“When evening came, Jesus was reclining at the table with the Twelve. And while they were eating, he said, “Truly I tell you, one of you will betray me.”
They were very sad and began to say to him one after the other, “Surely you don’t mean me, Lord?”
Jesus replied, “The one who has dipped his hand into the bowl with me will betray me. The Son of Man will go just as it is written about him. But woe to that man who betrays the Son of Man! It would be better for him if he had not been born.”
Then Judas, the one who would betray him, said, “Surely you don’t mean me, Rabbi?”
Jesus answered, “You have said so.”
While they were eating, Jesus took bread, and when he had given thanks, he broke it and gave it to his disciples, saying, “Take and eat; this is my body.”
Then he took a cup, and when he had given thanks, he gave it to them, saying, “Drink from it, all of you. This is my blood of the covenant, which is poured out for many for the forgiveness of sins. I tell you, I will not drink from this fruit of the vine from now on until that day when I drink it new with you in my Father’s kingdom.”
When they had sung a hymn, they went out to the Mount of Olives.” Matthew 26: 20-30
The Holy Grail/Chalice is the cup Jesus supposedly used at His Last Supper with His Apostles. This 16th-century painting by Juan de Juanes (from Valencia, Spain) depicts the Chalice.
Since medieval times the small cup at the top of the chalice (right) has been thought to be the Cup Jesus used in the Last Supper with His Apostles. It, much modified and adorned with precious jewels, is in the Spanish Cathedral in Valencia, Spain.
That Holy Chalice in Valencia is the ONLY one with a tiny shred of credibility. Most people and scholars call the Chalice, the “Holy Grail.” What does that mean and who called it that?
“Grail” comes from the Old French graal meaning “cup.” The Middle English phrase seint gral means “Holy Grail.”
It must be said that the Early Church and for centuries after the Early Church into the Middle Ages there was SCANT MENTION OF REVERENCE FOR OR THE EXISTENCE OF THE CUP JESUS USED AT THE FIRST COMMUNION.
Chretien de Troyes (1130-1191) wrote a romance called Percival, the Story of the Grail in Old French (Perceval ou le Conte du Graal).
It was not finished by de Troyes, but over the next many decades 54,000 lines were added to his story of the Grail by different writers. de Troyes in his Percival, the Story of the Grail describes a serving dish (a golden grail), but he does not call it “holy.” Nonetheless, Chretien de Troyes started “the quest for the Holy Grail.”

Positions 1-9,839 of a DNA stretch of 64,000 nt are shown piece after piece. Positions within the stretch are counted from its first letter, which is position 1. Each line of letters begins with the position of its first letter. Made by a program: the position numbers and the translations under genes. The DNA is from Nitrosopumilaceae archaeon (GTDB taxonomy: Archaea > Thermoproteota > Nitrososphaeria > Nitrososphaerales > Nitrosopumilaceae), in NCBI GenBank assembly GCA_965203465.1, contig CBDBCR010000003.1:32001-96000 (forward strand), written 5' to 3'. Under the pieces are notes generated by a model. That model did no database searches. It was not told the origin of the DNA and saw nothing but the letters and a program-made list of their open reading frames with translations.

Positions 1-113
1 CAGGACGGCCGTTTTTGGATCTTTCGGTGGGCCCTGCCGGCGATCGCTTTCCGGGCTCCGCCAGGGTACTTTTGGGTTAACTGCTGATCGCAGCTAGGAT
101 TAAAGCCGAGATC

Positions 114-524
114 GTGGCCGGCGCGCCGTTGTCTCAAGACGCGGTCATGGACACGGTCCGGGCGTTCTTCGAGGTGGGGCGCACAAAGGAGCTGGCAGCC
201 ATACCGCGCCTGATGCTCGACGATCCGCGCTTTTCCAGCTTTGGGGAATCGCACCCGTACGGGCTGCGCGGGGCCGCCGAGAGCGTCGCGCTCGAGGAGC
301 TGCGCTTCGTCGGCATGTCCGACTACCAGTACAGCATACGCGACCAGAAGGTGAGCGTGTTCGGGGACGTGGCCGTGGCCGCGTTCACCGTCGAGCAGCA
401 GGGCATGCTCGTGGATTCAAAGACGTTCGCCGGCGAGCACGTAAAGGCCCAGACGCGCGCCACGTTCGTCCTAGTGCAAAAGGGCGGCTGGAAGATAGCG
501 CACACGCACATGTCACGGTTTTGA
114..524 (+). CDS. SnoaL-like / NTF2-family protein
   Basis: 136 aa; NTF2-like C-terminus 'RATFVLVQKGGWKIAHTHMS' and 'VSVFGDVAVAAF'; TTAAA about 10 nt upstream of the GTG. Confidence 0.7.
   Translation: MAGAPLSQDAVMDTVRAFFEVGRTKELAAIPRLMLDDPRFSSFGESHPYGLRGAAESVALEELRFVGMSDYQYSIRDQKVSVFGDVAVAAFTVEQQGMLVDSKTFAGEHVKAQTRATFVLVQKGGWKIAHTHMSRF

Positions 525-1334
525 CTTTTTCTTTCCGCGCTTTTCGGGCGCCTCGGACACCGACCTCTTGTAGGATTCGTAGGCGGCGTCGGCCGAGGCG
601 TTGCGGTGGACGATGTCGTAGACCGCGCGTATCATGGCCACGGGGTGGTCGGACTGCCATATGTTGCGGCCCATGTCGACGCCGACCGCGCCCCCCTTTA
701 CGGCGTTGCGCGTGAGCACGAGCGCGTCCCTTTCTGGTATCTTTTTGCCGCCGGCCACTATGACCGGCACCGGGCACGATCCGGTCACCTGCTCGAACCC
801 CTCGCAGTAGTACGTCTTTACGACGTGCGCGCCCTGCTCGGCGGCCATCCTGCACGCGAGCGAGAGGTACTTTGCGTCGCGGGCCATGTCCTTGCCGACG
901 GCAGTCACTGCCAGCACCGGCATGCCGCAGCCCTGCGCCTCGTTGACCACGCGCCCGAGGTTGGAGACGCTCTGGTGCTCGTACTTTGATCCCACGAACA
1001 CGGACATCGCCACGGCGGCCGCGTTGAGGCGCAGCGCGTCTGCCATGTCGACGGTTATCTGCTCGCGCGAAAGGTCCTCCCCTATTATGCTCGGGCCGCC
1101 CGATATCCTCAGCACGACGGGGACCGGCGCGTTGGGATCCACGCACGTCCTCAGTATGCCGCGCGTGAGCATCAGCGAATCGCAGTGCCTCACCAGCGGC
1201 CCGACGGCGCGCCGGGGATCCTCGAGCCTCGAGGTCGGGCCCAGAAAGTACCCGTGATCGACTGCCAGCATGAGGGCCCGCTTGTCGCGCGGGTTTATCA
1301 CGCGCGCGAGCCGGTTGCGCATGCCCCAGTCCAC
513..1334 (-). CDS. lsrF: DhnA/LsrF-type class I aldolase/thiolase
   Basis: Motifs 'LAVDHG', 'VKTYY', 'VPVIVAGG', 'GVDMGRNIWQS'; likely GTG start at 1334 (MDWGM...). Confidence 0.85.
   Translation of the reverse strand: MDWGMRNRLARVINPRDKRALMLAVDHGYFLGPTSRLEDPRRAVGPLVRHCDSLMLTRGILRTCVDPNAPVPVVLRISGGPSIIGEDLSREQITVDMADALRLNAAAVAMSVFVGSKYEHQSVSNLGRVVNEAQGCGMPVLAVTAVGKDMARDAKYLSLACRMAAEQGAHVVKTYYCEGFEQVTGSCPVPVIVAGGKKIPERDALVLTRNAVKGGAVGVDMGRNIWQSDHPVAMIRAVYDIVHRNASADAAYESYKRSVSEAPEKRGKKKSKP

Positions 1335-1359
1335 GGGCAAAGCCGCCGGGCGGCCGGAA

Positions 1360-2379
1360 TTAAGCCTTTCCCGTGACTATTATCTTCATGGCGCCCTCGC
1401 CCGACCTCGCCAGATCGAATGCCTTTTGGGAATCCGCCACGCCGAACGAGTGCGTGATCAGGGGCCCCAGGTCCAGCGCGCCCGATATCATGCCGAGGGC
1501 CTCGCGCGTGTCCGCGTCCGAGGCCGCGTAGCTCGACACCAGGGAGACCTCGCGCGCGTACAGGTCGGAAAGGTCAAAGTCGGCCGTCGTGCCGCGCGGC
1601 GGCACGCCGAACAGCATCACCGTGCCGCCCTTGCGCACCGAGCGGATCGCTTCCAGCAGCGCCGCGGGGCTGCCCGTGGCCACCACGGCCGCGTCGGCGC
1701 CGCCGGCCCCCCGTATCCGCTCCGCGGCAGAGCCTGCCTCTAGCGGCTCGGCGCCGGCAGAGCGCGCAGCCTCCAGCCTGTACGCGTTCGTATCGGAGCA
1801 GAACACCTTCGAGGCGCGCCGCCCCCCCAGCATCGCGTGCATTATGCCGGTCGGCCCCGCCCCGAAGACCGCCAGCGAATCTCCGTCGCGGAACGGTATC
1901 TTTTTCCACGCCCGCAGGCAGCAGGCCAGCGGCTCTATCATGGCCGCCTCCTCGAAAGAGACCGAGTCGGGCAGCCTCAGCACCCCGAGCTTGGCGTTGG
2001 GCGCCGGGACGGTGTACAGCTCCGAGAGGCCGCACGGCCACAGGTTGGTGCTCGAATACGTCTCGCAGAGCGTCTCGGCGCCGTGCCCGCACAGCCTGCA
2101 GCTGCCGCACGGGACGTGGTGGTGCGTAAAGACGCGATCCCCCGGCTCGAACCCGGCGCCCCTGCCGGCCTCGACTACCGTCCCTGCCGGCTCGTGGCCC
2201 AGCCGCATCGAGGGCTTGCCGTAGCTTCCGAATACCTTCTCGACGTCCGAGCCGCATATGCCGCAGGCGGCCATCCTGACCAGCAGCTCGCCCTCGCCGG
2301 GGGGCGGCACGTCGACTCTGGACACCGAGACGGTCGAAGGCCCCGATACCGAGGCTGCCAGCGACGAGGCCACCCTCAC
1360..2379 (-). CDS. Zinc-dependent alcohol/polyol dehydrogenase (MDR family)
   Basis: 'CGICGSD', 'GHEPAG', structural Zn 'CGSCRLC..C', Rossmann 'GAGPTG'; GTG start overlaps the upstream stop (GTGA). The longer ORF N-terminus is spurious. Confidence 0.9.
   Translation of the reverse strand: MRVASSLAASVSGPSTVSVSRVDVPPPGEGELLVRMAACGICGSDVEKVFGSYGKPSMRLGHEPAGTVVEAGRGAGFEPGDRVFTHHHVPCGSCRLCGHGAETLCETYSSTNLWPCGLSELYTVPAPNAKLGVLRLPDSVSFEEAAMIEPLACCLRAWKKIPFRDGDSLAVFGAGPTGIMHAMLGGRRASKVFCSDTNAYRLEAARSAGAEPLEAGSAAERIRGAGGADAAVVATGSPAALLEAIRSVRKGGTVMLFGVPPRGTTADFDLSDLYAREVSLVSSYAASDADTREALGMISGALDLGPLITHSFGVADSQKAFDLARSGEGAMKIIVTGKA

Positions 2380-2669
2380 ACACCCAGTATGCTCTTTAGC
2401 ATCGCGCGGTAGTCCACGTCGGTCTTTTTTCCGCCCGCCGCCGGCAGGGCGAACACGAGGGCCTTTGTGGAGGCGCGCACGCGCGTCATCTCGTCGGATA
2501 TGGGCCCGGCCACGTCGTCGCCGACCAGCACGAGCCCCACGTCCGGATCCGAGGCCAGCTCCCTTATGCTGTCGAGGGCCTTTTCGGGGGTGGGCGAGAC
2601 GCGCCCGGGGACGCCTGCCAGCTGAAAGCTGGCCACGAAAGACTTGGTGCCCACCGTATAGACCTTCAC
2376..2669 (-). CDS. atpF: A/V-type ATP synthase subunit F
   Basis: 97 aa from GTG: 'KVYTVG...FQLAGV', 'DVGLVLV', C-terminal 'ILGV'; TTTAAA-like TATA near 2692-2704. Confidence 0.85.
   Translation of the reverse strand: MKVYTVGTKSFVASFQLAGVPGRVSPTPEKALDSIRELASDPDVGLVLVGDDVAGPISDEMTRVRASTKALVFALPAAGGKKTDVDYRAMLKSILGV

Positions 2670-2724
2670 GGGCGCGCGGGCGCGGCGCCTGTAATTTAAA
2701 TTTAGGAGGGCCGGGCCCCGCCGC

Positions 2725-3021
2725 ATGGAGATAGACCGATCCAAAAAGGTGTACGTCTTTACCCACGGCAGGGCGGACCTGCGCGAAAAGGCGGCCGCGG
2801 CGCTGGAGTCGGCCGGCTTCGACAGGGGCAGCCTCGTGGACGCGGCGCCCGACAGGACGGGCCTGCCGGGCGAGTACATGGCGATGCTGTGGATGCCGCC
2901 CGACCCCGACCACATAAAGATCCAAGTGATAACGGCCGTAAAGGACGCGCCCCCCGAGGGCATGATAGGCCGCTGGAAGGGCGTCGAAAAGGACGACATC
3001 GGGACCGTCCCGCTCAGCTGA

The Holy Grail soon became associated with the legendary King Arthur. The poet Wace from the island of Jersey wrote in 1155 his Roman de Brut about the history of England.
In it he introduces to the world King Arthur and his Round Table of knights. One of them Sir Galahad sought the Holy Grail. de Troyes was obviously influenced by that book as were many future writers in the Middle Ages. de Troyes composed his romance against the background of Wace’s King Arthur and his Round table of conquesting and questing knights. Ever since Jesus’ Last Supper (c. 30 AD), Christians have been celebrating Communion/Eucharist—the Bread for His Body and the Cup for His Blood. Every one of the four Gospels included the Last Supper— Mt. 26:17–30, Mk. 14:12–26, Lk. 22:7–39 and Jn. 13:1–17:26. The Bible makes no mention of the Cup except within the context of the Last Supper.
Many times over the centuries since Percival, the Story of the Grail was written, the Grail has been discovered. In the 1900’s it was “discovered” near England’s Glastonbury Abbey. The Antioch Chalice (c. 500-550) at the Metropolitan Museum in New York was on display at the World’s Fair in 1933-34 and toured the Louvre and other museums (left).
Scholars still seek the Holy Grail. The Kings of the Grail (1914) by Margarita Torres and Jose Miguel Ortega are sure the Holy Grail is inside the Basilica of San Isidoro in Leon, Spain.
This writer says, “Keep seeking. Keep up the illusive quest for the Cup, the Holy Grail. But keep knowing that the true treasure is found when one discovers Him, “the pearl of great price.”
“Again, the kingdom of heaven is like a merchant seeking beautiful pearls, who, when he had found one pearl of great price, went and sold all that he had and bought it.” (Mathew 13:45, 46)—Article by Sandra Sweeny Silver